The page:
Apart from a stray Marco Polo or so, very few Occidentals and Orientals had ever met face to face until Vasco da Gama of Portugal sailed around Africa’s Cape of Good Hope and, guided by the Arab pilot Ahmad ibn Majid, reached India in 1498. It was almost twenty years after da Gama’s voyage when, for the first time, a European vessel stood to off the coast of China. The ship was more than 15,000 sea miles and almost two years’ sail from its Portuguese home port. To return, her captain had to find his way through a maze of uncharted rocks, shoals and islands, cross the Indian Ocean, beat his way back around the Cape into the Atlantic, and then face a still-considerable voyage to Lisbon, all in an 85-foot, square-rigged ship that was hard to handle under the best of circumstances and absolutely helpless in a storm or against a headwind. Such voyages to China were to multiply with astonishing rapidity.
The appearance of the Portuguese, and later Spanish, in Asian waters was of no great importance to the Ming authorities in China or their neighbors in Japan and elsewhere. The seas of East Asia were full of shipping, both merchant ships and the pirates who preyed on them. At home the Ming government had restored order, cities revived, trade flourished, and silver became the national currency. China’s fine arts, like her textiles, porcelain, and printing, had all attained a rare perfection and were avidly sought after. Europeans simply joined the busy commercial exchanges in this most prosperous part of the world. In return for her luxuries, China soon received from her new European customers the sweet potato and peanuts, but also more lethal firearms, missionaries and tobacco. She absorbed Spanish American silver brought to Manila annually by a galleon from Acapulco.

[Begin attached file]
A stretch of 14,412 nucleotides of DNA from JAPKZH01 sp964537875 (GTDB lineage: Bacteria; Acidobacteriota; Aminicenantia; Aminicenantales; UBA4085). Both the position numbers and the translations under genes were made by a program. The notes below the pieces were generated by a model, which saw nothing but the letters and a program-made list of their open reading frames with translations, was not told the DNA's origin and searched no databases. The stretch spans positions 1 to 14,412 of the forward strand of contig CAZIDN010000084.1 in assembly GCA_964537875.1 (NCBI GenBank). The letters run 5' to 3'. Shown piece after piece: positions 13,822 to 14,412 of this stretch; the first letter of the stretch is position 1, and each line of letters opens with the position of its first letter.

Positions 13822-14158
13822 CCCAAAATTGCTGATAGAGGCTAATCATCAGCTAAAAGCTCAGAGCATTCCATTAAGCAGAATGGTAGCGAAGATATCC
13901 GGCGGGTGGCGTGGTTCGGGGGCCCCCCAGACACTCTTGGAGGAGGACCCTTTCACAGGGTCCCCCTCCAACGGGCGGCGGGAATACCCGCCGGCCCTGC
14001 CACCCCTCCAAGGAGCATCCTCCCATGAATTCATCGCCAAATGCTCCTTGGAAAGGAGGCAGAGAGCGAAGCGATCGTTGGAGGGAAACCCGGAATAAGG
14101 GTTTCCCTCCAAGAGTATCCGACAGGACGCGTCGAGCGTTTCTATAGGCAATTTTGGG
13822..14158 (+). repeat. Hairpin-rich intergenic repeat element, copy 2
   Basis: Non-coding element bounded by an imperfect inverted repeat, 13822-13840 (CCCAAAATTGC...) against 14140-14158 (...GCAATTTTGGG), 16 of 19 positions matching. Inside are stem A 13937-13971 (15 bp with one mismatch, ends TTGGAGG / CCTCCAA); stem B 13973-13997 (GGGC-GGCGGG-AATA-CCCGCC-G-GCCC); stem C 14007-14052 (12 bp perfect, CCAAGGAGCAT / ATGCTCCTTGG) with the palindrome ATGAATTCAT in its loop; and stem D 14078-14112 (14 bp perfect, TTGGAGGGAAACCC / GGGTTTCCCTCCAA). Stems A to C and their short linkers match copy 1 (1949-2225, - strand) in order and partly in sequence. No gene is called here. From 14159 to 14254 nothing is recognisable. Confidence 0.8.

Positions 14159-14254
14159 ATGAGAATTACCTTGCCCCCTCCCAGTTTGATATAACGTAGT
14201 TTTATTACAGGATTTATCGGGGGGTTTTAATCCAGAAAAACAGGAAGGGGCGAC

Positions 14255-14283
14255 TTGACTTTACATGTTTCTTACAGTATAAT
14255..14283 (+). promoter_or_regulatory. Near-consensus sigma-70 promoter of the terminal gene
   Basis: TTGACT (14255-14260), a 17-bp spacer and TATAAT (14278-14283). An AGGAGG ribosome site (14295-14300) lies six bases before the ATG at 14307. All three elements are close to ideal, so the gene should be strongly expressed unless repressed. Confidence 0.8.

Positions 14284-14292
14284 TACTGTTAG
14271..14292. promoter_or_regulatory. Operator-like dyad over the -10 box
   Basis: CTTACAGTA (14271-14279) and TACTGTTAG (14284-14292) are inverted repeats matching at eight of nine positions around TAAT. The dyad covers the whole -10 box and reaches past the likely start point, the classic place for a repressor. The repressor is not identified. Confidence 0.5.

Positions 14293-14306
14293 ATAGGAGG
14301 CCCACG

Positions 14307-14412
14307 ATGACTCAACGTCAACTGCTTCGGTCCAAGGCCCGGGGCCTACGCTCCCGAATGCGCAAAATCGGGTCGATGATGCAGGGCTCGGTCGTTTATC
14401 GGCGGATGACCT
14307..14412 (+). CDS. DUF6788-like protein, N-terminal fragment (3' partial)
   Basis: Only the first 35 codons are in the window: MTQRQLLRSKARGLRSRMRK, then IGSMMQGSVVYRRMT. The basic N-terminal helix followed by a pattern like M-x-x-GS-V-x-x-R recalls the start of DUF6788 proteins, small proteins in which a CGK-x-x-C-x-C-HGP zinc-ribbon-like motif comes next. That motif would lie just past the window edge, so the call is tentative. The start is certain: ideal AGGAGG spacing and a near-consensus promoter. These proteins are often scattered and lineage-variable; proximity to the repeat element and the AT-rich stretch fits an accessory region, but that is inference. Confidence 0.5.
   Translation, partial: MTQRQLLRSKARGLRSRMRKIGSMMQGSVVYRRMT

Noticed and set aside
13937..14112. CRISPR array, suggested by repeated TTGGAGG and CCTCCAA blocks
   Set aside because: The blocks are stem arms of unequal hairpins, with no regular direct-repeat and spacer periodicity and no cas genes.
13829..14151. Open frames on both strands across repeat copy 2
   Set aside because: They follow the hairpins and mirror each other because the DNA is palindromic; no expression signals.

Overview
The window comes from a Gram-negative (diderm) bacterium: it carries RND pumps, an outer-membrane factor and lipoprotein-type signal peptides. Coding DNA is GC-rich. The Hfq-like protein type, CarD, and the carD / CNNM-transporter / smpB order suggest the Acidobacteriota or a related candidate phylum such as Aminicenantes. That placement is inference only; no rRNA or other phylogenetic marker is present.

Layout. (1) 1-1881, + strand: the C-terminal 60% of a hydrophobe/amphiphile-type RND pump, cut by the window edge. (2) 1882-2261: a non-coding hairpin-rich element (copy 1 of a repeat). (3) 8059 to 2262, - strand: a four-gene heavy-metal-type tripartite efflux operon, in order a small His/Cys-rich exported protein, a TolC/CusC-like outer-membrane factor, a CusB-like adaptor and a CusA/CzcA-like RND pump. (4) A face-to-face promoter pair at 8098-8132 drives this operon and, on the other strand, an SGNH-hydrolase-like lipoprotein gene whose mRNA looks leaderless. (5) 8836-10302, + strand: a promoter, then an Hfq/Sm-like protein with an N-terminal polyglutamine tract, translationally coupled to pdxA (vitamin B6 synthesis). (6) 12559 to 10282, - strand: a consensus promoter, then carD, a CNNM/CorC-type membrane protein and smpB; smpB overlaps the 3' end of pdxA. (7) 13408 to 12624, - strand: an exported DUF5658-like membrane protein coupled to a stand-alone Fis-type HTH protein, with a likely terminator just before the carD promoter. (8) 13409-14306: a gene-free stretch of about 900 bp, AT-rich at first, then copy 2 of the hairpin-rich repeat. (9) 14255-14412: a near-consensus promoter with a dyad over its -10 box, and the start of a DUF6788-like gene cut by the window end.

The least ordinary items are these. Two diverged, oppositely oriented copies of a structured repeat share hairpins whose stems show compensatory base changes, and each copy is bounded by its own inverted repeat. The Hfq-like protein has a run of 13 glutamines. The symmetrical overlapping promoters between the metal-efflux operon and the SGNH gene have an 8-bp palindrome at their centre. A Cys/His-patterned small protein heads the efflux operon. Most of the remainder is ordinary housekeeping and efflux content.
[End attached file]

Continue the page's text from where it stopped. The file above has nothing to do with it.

Contact and commerce with Japan was officially restricted to the port of Ningbo; Fuzhou was designated the official port for the Philippines. The Portuguese carried on a sort of buccaneering trade up and down the Chinese coast for 40 years until the Emperor finally granted them a legal port of entry and base of operations. This way he could collect the import-export duties he was missing otherwise and keep the “foreign devils” under the Ming thumb. The place selected was a rocky peninsula about three miles long that jutted off an island in the Pearl River Delta a good many miles downstream from the major port of Guangzhou (Canton). The Portuguese named the place Macao and received exclusive rights to trade there. China was to reclaim Macao in 1999. The poet W.H. Auden has written:
“In 1557, a weed from Catholic Europe took root
between the yellow mountain and the sea
and grew on China imperceptibly.”